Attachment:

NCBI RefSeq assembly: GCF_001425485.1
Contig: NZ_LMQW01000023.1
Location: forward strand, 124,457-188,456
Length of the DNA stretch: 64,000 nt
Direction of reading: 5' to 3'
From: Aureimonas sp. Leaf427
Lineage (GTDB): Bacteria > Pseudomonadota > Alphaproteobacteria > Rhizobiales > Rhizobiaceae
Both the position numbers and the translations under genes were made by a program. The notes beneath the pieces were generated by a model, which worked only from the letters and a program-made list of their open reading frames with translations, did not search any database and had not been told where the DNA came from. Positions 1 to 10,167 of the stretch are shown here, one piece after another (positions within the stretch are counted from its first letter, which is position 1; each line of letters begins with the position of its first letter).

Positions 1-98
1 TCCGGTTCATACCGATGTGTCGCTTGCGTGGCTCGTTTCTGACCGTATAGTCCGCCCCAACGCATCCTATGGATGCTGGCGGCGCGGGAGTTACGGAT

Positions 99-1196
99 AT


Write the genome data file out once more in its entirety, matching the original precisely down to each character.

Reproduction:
NCBI RefSeq assembly: GCF_001425485.1
Contig: NZ_LMQW01000023.1
Location: forward strand, 124,457-188,456
Length of the DNA stretch: 64,000 nt
Direction of reading: 5' to 3'
From: Aureimonas sp. Leaf427
Lineage (GTDB): Bacteria > Pseudomonadota > Alphaproteobacteria > Rhizobiales > Rhizobiaceae
Both the position numbers and the translations under genes were made by a program. The notes beneath the pieces were generated by a model, which worked only from the letters and a program-made list of their open reading frames with translations, did not search any database and had not been told where the DNA came from. Positions 1 to 10,167 of the stretch are shown here, one piece after another (positions within the stretch are counted from its first letter, which is position 1; each line of letters begins with the position of its first letter).

Positions 1-98
1 TCCGGTTCATACCGATGTGTCGCTTGCGTGGCTCGTTTCTGACCGTATAGTCCGCCCCAACGCATCCTATGGATGCTGGCGGCGCGGGAGTTACGGAT

Positions 99-1196
99 AT